Time was when we thought Abol Tabol represented the beginning and the end of Indian nonsense. For those unsanctified by a bhadralok pedigree, this also meant that until Sukanta Chaudhuri’s wonderful English translation of Sukumar Ray came to be published in 1987, almost nothing nonsensical was remotely Indian and vice versa. The only form of nonsense to be recognized as such was the poetry of Edward Lear, with the Old Man of Madras who rode a cream-coloured ass and the horrid Old Man of Calcutta who perpetually ate bread and butter; and, of course, the Chuprassies, Dobies and Goreewallahs of The Cummerbund. It is a pleasure therefore to finally discover a nonsensical lineage, a thoroughbred Indian tradition of nonsense. It is reassuring, above all, to find a sense of humour in the nation’s collective family tree that spans several Indian languages from Marathi and Mizo to Tamil and Oriya.
Indeed, it now appears that the familiar rhymes of a Hindi-speaking childhood—Akkad Bakkad Bambe Bo—and the schoolroom poems of Imperial Punjab mocking the death of the English sovereign—ABC tu kitthe gayee si/ Edward mar gaya, onnu pittan gayee si—were actually forms of nonsense verse, though not accorded that formal literary status.
The two big sections of this book are on Literary Nonsense (from Kabir and Tenali Raman through Sukumar Ray and Rabindranath Tagore to many contemporary writers of nonsense in the Indian languages as well as in English) and Folk Nonsense (which encompasses nursery rhymes, lullabies, game rhymes, verse for festivals and weddings and just plain folk tales). In addition, there is a section on Nonsense in the Hindi cinema and a last section presenting some upcoming writers of nonsense. Finally, and most appropriately, there is an Appendix with a selection of Lear’s poetry that has an Indian flavour. Together, these add up to a substantial enough corpus to justify the name given by Sukumar Ray to ‘the spirit of whimsy’, the Tenth Rasa.
Several poems in this anthology convey the wonder of combining meaning and meaninglessness—so characteristic of nonsense—most compellingly. Take Anushka Ravishankar’s ‘The Discovery of India’. My cousin Nibboo—Boo for short
Once traversed India South to North At Parur he was very pleased He said, ‘I am—’ And then he sneezed Srirangapatnam turned him soft He sighed ‘I do—’ And then he coughed At Wardha he was feeling well He claimed ‘I can—’ And then he fell In Meerut he was rather mild He said ‘I will—’ And then he smiled Ferozepur filled him with fear He cried ‘I think!’ Then disappeared Boo got famous overnight— He proved Descartes Wasn’t right.
This, of course, is a poem originally written in English. Not all the translations work as well, as this sample from a Marathi original, ‘A Little More Introduction’ shows.
Old Professor Solemnface Makes very studious comments; A few of these mischievous drops I sprinkled onto his garments.
The delight of sound and the phonetic quality of wordplay are the very essence of nonsense. This is obviously the hardest to accomplish in translation, but this excerpt from a Marathi poem—‘The Bathing Hymn’—does it admirably, playfully deploying Sanskrit phonetics.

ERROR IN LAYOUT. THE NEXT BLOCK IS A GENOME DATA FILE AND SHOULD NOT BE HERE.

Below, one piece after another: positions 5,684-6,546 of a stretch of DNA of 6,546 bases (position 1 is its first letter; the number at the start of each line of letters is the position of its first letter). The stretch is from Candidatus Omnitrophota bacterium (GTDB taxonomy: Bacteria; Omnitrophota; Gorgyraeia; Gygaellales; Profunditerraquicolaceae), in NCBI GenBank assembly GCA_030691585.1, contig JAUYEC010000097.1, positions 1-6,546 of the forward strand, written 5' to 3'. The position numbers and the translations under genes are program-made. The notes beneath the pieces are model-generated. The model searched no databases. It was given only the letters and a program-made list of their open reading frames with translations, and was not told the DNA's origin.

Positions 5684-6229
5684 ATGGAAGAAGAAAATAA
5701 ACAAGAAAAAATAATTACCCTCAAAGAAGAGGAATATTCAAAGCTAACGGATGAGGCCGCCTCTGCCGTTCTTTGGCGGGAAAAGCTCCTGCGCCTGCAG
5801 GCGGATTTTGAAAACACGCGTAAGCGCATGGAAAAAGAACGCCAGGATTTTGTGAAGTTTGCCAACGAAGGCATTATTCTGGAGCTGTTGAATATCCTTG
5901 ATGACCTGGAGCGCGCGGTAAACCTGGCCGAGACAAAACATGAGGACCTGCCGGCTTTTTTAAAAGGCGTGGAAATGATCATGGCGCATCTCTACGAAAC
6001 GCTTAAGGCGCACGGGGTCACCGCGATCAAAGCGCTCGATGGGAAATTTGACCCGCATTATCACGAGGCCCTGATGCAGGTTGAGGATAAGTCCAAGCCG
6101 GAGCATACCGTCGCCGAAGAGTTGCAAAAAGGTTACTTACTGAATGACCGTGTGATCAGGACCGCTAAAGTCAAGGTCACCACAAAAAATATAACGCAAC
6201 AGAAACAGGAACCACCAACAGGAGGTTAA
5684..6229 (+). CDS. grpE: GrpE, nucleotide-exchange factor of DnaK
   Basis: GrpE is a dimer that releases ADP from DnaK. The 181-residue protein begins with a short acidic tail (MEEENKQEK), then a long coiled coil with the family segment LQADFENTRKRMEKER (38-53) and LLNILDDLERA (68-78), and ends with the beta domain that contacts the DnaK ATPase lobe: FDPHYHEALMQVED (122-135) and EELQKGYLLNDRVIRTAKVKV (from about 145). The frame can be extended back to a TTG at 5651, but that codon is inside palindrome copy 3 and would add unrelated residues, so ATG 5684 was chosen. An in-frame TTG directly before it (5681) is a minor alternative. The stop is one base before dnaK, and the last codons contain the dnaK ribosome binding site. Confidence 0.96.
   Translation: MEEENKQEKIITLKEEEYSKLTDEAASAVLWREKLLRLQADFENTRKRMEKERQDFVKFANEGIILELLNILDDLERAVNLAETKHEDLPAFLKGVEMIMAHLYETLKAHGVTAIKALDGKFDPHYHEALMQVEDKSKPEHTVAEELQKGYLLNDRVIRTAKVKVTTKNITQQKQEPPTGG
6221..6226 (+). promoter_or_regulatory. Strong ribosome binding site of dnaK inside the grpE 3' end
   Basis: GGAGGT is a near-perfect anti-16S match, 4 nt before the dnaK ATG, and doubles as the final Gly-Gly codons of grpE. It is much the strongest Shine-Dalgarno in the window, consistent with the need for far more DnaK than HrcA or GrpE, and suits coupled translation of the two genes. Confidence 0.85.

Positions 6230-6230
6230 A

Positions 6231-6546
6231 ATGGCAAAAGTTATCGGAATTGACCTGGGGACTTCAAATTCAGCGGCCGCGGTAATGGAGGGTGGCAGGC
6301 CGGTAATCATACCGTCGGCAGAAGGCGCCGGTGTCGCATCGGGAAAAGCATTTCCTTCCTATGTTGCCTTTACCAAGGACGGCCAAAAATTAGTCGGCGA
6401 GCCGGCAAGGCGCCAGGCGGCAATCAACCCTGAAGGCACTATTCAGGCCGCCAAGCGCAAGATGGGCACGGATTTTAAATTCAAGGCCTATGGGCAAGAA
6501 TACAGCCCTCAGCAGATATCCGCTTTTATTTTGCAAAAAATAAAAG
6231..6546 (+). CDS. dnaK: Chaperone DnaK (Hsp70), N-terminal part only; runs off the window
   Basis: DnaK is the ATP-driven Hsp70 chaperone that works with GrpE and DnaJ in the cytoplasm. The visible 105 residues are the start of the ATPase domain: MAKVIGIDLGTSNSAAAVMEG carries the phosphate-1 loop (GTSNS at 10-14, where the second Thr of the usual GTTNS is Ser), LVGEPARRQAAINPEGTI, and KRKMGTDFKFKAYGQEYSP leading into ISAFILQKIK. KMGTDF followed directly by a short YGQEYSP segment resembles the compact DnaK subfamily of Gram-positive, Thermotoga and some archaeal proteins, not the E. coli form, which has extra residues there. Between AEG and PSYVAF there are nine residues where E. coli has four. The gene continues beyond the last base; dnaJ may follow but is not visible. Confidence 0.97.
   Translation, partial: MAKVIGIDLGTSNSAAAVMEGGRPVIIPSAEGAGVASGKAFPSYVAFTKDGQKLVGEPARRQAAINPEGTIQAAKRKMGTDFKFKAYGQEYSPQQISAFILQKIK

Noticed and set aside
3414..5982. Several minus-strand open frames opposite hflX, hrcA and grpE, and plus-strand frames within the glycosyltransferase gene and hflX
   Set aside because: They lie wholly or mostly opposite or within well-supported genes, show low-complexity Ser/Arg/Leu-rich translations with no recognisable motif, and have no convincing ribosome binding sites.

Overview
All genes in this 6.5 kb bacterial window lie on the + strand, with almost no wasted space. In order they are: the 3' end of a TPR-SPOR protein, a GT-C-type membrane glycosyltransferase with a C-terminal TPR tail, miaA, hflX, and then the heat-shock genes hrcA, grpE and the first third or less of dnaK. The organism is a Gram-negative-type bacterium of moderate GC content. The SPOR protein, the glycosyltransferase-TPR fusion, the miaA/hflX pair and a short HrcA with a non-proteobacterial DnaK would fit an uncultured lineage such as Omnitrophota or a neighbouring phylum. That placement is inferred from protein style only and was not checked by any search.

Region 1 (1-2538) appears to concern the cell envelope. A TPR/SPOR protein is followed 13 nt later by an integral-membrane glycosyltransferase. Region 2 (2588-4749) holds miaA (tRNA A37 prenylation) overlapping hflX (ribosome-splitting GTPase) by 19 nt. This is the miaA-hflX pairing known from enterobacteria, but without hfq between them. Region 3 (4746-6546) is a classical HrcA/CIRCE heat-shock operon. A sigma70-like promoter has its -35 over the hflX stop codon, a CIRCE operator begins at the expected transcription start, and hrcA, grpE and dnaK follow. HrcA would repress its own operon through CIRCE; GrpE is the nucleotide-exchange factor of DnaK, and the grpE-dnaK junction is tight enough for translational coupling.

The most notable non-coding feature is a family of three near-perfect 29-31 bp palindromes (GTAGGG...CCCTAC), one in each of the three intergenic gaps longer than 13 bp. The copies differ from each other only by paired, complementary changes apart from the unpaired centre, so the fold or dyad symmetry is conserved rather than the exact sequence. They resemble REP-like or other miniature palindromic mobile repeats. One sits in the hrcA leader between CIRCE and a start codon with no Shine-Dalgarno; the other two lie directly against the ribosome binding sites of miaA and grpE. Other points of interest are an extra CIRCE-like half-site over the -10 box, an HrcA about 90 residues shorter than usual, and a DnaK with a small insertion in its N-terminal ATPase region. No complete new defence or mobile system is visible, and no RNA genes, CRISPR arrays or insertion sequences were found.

Om havum bathum namaha Om take offum clothesum namaha On the body applyum oilum namaha Scrubscrubum namaha rubrubum namaha Scrubscrubum namaha.
In fact, a few verses in this anthology actually manage to combine the pleasure of nonsense sound with linguistic crossovers, as in Sampurna Chattarji’s ‘Very Fishy’.
There was a fish who called himself THANKYOUBHERYMAACH. Till the fishermen caught and salted him And ate him with boiled starch.
While the phonetics and the interplay of words and meaninglessness often succeed, even in translation, imitating the form of, say, the limerick or the clerihew produces rather less exciting results, as this clerihew by translated from the Bengali original shows:
It was Acharya Jagdish Bose who Declared plants to be animals too The only thing surprising about that Would be getting surprised by such old hat.
One of the most exciting discoveries of this book is the stunning similarity between a certain type of nonsense verse—here labelled as Thorn Texts, because they generally begin with a thorn—in at least six different Indian languages, including Urdu. I will quote only one relatively short ‘thorn text’, ‘A Story About a Story’, translated from the Gujarati.
Here’s a story about a story: There was once a ber tree It had an eighteen and a half foot thorn. On its tip were three villages. Two were empty and no one lived in the third at all. In it lived three Brahmins, Two were fasting and one ate nothing at all. The Brahmin had three cows at home, Two were infertile and one could never have a baby at all. The cow gave birth to three calves, Two weren’t there and one didn’t exist at all. The calf ploughed three fields, Two were barren and nothing grew in one.
Once one has read the other seven thorn texts, the idea of India gets a new lease of life. Postmodernism, the learned introduction tells us apparently without irony or even the trace of a smirk, is the grandchild of nonsense. When they discover their (in my view, impeccable) intellectual pedigree, the more serious postmodernist scholars will probably crumple into unmitigated melancholy. As far as I am concerned, give me the grandparents any day.
Niraja Gopal Jayal is probably the only Indian political scientist to be a confirmed admirer of the Canadian political theorist Stephen Leacock, author of Nonsense Novels (1911) and other works of nonsense prose.